Congressman “Judge” Saund

Judge Saund

Thursday is the 113th anniversary of former California Congressman Dalip Singh Saund.

Born in India in 1899, Judge Saund became (in 1957) the first United States Congressman to have been born in Asia. Saund became a U.S. citizen in 1949 and was elected to a judicial office in Imperial County in 1950. He was denied that seat because he had not been a citizen for a full year at the time of his election.

Saund held his seat in Congress for three terms before losing reelection in 1962. Today, a Post Office in Temecula bears his name.

This year, on the 50th anniversary of Saund’s defeat in the 1962 election Republican Ricky Gill is running for Congress, hoping to become California’s second Indian-American Congressman. Gill faces against incumbent Jerry McNerney, who is serving his third term in the House. With close voter registration numbers and McNerney having to move into the freshly drawn seat, the McNerney-Gill race is going to be one of the ones to watch in November.

Timing and the La Malfa Vacancy

How much does a single day matter? Sometimes, a surprising amount.

Doug La Malfa

Take, for example, the case of the currently vacant 4th Senate District. The incumbent, Senator Doug La Malfa, resigned on the final night of the 2011-12 legislative session in order to allow consolidation of the special election with the November General Election.

California law sets the terms for State Senators at four years, and (for those who have previously served in the legislature) limits officeholders to two terms. The only exception is for legislators who are elected in Special Elections and serve less than half of the term to which they were elected. Speaking of the Term Limits law, the California Constitution (Art. XX, Sect. 7) reads “Those limitations shall not apply to any unexpired term to which a person is elected or appointed if the remainder of the term is less than half of the full term.”

So if an individual begins serving in the Senate right before the halfway point, they get to serve slightly more than two years in their first term and then four full years of their second term (for a total of six years). Alternatively, if their service doesn’t begin until right after the halfway point, they get to serve just under two years of their first term and then two full four-year terms (for a total of ten years).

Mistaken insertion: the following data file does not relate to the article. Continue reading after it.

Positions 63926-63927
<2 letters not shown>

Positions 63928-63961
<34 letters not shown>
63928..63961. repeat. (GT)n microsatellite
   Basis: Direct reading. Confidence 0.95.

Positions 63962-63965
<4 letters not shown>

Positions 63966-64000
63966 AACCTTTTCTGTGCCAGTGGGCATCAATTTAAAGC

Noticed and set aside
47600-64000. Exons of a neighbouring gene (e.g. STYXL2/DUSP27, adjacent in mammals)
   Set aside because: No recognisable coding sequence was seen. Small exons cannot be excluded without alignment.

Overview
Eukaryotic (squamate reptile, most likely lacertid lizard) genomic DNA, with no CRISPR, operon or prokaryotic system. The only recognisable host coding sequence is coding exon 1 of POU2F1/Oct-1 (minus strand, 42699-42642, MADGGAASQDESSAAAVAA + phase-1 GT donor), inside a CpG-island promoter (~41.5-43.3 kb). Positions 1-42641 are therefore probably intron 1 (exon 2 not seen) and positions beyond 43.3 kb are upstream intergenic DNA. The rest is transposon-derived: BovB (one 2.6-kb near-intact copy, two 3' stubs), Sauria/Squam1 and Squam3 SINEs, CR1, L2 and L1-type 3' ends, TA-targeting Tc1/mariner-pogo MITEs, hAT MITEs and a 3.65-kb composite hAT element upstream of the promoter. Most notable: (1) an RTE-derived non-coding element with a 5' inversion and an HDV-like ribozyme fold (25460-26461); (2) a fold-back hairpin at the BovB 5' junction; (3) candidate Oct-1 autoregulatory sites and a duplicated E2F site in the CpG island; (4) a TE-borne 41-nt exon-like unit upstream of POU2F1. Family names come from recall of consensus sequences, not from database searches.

In 2003, Don Perata argued that although he won a special election in the first half of a Senate term, his postponing of the inauguration until just after the midpoint created a delay in the starting of the clock (and gave him an additional term in the Senate). He was successful and ended up serving ten years in the Senate.

The issue is coming up again in this special election. The term to which La Malfa was elected to in 2010 began on December 6, 2010 and will end November 30, 2014. That’s a total of 1,456 days, meaning that the halfway point in the term comes at the end of the 728th day of the term. In this case, that’s December 3, 2012, the first day of the 2013-14 legislative session.

If the SD-04 Special Election goes to a run-off, this isn’t an issue; the second election would fall in early January (after the midpoint of the term). But if someone is able to win the election outright in November, it would probably be worth putting off the inauguration by a day to secure an additional four years in office.

Former Legislator Races in November

Some nonpartisan races we’ll be watching this November;

Bruce McPherson – Former Secretary of State running in Santa Cruz County
Roy Ashburn – Former State Senator running in Kern County
Kevin Jeffries – Assemblyman running in Riverside County
Joe Simitian – State Senator running in Santa Clara County

Bob Filner – Congressman running for Mayor of San Diego

Special Districts
Tony Mendoza – Assemblyman running for Central Basin Municipal Water District Board
Phil Hawkins – Former Assemblyman running for Central Basin Municipal Water District Board

And of course the returning alumni…
Former Legislators Sally J. Lieber, Joe Coto, Hannah-Beth Jackson, George Plescia, Rico Oller, Richard Alarcon, Joe Baca Jr., Tony Cardenas and Abel Maldonado are all running for office again as well.